Book abstract: A chief aim of this resource is to rekindle interest in seeing health care not solely as a set of practices so problematic as to require ethical analysis by philosophers and other scholars, but as a field whose scrutiny is richly rewarding for the traditional concerns of philosophy.
Chapter abstract: The health-related choices made by Christian Scientists are often criticized as being irrational. It is difficult for those who turn to medical means for healing to understand how Christian Scientists can rationally justify avoiding those medical treatments known to be effective. What is especially confusing to the observer of such chokes is that Christian Scientists are, for the most part, well-educated and otherwise rational individuals. In this paper, I analyze the nature of the choices made by Christian Scientists and argue that such choices are neither irrational nor the result of unethical church practices.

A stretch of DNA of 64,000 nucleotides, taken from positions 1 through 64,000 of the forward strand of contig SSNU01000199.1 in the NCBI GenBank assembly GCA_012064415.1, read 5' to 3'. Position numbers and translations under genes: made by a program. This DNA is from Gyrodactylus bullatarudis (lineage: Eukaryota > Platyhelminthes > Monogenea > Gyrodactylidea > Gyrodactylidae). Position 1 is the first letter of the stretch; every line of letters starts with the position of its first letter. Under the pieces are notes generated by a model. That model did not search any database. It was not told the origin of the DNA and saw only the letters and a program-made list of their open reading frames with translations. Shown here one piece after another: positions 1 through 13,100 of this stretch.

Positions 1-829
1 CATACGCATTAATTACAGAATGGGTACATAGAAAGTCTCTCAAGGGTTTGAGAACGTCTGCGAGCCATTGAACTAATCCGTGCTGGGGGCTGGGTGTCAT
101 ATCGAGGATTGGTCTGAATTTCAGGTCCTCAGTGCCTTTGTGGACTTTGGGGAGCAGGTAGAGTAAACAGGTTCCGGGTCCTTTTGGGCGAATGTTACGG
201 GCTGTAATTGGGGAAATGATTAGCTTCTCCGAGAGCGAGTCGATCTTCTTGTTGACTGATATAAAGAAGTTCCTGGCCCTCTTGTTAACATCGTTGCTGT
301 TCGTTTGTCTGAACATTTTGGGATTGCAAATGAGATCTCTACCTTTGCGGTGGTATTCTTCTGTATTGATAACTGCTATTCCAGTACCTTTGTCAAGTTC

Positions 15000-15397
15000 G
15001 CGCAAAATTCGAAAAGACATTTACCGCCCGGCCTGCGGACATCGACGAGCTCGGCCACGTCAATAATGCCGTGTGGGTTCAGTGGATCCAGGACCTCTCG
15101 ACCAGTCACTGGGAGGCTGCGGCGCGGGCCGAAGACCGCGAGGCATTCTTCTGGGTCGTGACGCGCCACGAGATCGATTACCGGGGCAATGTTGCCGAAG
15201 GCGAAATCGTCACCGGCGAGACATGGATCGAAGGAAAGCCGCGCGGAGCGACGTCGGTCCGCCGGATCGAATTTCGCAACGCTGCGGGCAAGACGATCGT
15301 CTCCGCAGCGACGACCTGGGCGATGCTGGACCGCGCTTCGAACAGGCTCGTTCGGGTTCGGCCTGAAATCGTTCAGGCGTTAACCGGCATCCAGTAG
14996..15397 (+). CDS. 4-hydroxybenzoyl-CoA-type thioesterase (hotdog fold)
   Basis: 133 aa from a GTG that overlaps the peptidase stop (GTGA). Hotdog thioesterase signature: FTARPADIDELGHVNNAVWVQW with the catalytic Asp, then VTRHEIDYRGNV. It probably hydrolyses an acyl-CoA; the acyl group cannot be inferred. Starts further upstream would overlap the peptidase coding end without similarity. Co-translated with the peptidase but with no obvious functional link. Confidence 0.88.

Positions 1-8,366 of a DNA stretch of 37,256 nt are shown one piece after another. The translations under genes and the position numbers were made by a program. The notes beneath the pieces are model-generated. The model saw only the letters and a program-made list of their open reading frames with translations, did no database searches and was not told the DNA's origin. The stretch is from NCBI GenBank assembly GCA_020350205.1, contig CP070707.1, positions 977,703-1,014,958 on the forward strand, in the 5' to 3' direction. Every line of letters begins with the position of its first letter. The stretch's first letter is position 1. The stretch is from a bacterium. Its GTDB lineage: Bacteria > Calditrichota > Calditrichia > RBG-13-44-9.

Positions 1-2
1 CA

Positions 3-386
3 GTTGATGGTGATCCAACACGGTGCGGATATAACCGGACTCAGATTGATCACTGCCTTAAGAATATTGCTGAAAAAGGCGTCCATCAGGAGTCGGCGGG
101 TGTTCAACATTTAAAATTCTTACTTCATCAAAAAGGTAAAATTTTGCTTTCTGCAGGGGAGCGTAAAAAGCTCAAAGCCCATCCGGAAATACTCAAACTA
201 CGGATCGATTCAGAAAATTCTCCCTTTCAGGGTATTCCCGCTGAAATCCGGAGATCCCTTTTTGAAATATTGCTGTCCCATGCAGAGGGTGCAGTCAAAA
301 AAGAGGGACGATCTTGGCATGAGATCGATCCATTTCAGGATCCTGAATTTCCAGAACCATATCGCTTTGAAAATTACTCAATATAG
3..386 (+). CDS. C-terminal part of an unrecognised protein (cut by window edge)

Margaret Battin has recently published a book on the ethical implications of certain religious practices which includes a critique of those religious organizations whose adherents appear to take health risks and to make health-related choices which non-adherents would not take or make. In a chapter devoted to the ethics of the practices found within “high-risk” religions, Battin argues that Christian Science institutional practices result in a Christian Scientist’s inability to make an autonomous and informed rational choice when faced with a life-threatening illness or injury. In this chapter, I respond to Battin’s criticism of Christian Science.
Available at: http://works.bepress.com/peggy_desautels/17/